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Simeon Stylites stepping down

Icon of Simeon Stylites the Elder. At the left, he is shown stepping down from his pillar in obedience to the monastic elders; at right he is shown again, standing atop his pillar, having passed the test of humility.

Pole-sitting is the practice of sitting on a pole for extended lengths of time, generally used as a test of endurance. A small platform may be placed at the top of the pole.


Pole-sitting is related to the ancient ascetic discipline of Stylitism, or column-sitting. Famous column-sitters include St Simeon Stylites the Elder (c. 388-459) of Antioch (now Turkey) who sat on a column for 37 years. [1]

Flagpole-sitting was a fad from 1924 to 1929. The fad began when a friend dared stunt actor Alvin "Shipwreck" Kelly to sit on a flagpole. Shipwreck's initial 1924 sit lasted 13 hours and 13 minutes. It soon became a fad with other contestants setting records of 12, 17 and 21 days. In 1929, Shipwreck decided to reclaim the title. He sat on a flagpole for 49 days in Atlantic City, New Jersey, setting the enduring record. The following year, 1930, his record was broken by Bill Penfield in Strawberry Point, Iowa who sat on a flag pole for 51 days and 20 hours, until a thunderstorm brought him down. [2]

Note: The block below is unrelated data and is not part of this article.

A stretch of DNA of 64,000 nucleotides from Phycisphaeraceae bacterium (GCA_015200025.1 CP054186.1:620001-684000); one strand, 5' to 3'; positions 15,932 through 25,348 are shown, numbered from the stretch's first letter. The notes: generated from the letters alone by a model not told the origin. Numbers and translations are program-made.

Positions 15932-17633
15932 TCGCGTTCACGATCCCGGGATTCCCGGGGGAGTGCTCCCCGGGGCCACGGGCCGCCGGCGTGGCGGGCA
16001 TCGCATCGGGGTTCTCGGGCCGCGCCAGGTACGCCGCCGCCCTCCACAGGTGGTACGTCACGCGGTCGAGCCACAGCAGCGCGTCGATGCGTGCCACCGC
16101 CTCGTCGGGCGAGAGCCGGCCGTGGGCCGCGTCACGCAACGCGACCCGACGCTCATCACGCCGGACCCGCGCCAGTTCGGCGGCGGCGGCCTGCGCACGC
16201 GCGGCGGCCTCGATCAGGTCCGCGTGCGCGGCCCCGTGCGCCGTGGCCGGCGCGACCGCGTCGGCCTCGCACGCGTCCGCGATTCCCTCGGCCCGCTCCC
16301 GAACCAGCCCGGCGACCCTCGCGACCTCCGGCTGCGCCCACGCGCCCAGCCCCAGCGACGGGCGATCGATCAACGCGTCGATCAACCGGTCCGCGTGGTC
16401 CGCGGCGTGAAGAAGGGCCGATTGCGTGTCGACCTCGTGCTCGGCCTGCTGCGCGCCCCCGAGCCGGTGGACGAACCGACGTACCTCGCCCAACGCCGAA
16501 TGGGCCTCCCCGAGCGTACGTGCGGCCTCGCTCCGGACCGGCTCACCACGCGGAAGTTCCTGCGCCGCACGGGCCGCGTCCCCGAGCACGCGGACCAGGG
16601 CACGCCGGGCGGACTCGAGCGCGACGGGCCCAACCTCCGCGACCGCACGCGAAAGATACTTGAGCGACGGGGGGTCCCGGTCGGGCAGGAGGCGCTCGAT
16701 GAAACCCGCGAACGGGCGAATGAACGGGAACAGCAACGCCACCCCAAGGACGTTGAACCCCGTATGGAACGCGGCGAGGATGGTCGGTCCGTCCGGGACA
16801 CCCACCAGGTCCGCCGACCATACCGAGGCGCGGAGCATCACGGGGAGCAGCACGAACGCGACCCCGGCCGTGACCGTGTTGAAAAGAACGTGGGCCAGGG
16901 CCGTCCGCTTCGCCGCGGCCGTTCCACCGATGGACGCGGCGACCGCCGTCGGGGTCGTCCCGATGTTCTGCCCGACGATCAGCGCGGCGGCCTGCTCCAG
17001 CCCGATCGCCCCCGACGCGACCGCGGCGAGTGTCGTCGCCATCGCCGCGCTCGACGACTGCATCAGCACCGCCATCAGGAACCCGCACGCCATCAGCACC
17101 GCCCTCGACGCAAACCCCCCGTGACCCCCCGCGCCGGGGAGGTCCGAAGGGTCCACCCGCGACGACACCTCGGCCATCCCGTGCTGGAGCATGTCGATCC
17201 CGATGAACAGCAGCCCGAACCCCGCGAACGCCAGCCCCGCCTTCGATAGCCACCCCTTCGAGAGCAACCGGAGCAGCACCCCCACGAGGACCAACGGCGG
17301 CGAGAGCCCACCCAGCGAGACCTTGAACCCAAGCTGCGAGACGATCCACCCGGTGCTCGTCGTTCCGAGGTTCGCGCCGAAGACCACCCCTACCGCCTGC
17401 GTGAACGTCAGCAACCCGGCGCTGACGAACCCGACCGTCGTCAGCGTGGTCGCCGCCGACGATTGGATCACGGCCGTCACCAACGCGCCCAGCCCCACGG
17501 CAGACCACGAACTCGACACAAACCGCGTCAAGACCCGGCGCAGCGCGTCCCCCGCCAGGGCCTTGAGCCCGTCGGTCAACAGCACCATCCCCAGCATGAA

This fad eventually reached Shipwreck imitators when, in 1929, Baltimore had at least 17 boys and 3 girls sitting on 18 foot hickory poles while their family and friends cheered them on.


H. David Werder claims to have sat on a pole for 439 days, 11 hours, and six minutes in the early 1980s to protest against the price of gasoline.[3][4]

Daniel Baraniuk, from Gdańsk, Poland, sat on a 16-by-24-inch platform on an 8-foot pole for 196 days from May 15, 2002 to November 26, 2002. He had a ten minute break every 2 hours.[5]


Peter Spencer ascended to a small platform on a 100 meter wind monitoring tower, and has maintained a hunger strike since 1 December 2009. Peter is protesting recent changes to land clearing and water management regulation. [6]


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